THRALL – AWAY FROM THE HAUNTS OF MEN (Total Holocaust Records)
‘Away From The Haunts Of Men’ is a very good Black Metal album from a band with a crap name. I don’t know an awful lot about this Australian act but the fact that the debut album surfaced on Total Holocaust was recommendation enough for me. I parted with my hard-earned cash and I’m glad I did. I don’t normally like spending money so make of that what you will…
Even though ‘AFTHOM’ isn’t a genre-defining release by any stretch of the imagination, it’s a very enjoyable full-length nonetheless. I must admit it took me a while to get into this one-hour offering. The first four songs – decent and all as they are – don’t do much for me at all. It’s only really when the more varied ‘Torrent Of Death’ breaks the monotony up that I raised my eyebrows. From there on, I was hooked. Prior to that, it’s impressive but standard fare. Solid but nothing to write home about.
However, from the midway point onwards, this album takes off in a big way. I’d go so far as to say that there is a complete switch in focus; the first half of the album and the second half are at total odds with one another. Tracks like the delicate instrumental ‘To Velvet Blackness’, the nine-minute flesh-stripping deviant ‘Ranks Webs’ and the at-times fierce & ferocious eleven-minute epic ‘Robe Of Flesh’ – the highlight of the album by some distance as it ebbs and flows with tremendous majesty, meandering between a multitude of moods and intentions – showcase a more experimental bent to Thrall’s hitherto hammer-and-tongs modus operandi and the result is a more balanced, dynamic and ultimately more enjoyable journey.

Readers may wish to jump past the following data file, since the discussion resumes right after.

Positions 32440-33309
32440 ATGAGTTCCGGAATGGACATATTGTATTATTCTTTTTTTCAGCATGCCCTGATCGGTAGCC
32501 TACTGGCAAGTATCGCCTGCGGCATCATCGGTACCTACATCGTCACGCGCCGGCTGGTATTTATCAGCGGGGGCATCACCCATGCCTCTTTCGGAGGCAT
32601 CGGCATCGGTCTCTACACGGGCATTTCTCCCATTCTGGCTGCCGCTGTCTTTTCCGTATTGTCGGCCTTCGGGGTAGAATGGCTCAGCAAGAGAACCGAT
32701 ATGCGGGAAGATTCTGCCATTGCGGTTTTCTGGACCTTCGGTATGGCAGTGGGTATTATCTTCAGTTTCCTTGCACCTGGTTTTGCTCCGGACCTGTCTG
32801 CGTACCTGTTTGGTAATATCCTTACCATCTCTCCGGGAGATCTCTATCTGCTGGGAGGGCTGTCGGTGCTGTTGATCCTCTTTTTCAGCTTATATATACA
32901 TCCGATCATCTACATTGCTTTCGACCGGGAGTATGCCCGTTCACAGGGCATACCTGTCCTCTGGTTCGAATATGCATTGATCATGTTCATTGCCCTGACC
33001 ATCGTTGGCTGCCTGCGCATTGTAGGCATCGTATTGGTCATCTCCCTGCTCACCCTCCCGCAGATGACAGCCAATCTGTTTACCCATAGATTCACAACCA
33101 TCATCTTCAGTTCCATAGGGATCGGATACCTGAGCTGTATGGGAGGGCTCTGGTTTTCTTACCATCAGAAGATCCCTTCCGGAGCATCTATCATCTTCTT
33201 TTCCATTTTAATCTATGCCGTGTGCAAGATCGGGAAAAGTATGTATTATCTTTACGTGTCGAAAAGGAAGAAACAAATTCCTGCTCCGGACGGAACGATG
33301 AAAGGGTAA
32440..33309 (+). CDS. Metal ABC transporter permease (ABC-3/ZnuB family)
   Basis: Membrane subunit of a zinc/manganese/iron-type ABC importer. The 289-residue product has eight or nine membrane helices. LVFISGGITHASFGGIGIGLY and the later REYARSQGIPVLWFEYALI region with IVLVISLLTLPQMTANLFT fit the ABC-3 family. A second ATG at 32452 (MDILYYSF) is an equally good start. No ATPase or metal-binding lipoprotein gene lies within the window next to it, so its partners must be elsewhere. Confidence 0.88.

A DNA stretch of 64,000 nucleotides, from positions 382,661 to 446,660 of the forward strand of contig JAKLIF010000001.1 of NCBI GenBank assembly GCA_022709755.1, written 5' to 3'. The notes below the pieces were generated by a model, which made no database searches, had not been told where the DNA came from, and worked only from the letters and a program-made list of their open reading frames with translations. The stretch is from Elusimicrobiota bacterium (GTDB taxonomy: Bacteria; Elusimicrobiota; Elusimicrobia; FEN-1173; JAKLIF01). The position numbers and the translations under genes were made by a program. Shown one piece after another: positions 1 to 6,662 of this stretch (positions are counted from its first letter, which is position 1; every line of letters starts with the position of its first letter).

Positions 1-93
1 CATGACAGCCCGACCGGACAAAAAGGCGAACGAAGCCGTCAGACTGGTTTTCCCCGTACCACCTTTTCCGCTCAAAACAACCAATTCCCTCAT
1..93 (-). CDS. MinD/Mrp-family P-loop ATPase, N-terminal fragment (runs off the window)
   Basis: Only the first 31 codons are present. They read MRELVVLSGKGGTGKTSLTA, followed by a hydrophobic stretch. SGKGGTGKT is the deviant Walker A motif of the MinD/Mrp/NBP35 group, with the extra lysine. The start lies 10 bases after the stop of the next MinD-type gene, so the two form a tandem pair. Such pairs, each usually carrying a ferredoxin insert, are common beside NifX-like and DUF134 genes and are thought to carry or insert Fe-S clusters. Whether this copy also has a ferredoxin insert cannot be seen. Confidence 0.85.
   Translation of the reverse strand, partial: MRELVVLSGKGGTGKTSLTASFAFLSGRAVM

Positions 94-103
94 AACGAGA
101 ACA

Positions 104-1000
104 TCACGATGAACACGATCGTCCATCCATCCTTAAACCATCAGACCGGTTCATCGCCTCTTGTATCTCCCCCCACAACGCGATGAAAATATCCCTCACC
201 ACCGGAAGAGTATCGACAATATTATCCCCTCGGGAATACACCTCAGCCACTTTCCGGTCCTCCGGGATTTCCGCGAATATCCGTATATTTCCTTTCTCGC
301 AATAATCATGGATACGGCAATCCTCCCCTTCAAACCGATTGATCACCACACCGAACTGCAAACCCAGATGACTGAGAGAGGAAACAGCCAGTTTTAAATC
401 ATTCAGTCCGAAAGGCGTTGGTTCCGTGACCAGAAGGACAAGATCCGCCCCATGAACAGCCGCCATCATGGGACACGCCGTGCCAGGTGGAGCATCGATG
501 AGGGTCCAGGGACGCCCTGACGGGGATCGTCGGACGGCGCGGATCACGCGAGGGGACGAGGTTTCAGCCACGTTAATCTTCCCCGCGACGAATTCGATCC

I’m not particularly impressed by bands that just chug along at the one speed for an entire album; I prefer gear changes and variation – so Thrall’s ability to shift seamlessly between mid-paced passages and more chaotic blasts works quite well to my ears.
As I said at the top of the show, this is ‘a very good album’. It’s nothing extraordinary but it does have an indefinable charm that most CDs lack. When Thrall get adventurous – as they do frequently in the latter half of ‘AFTHOM’ – they are superb. Just a pity the first four songs are so uninteresting. Still: hard to go wrong with this one.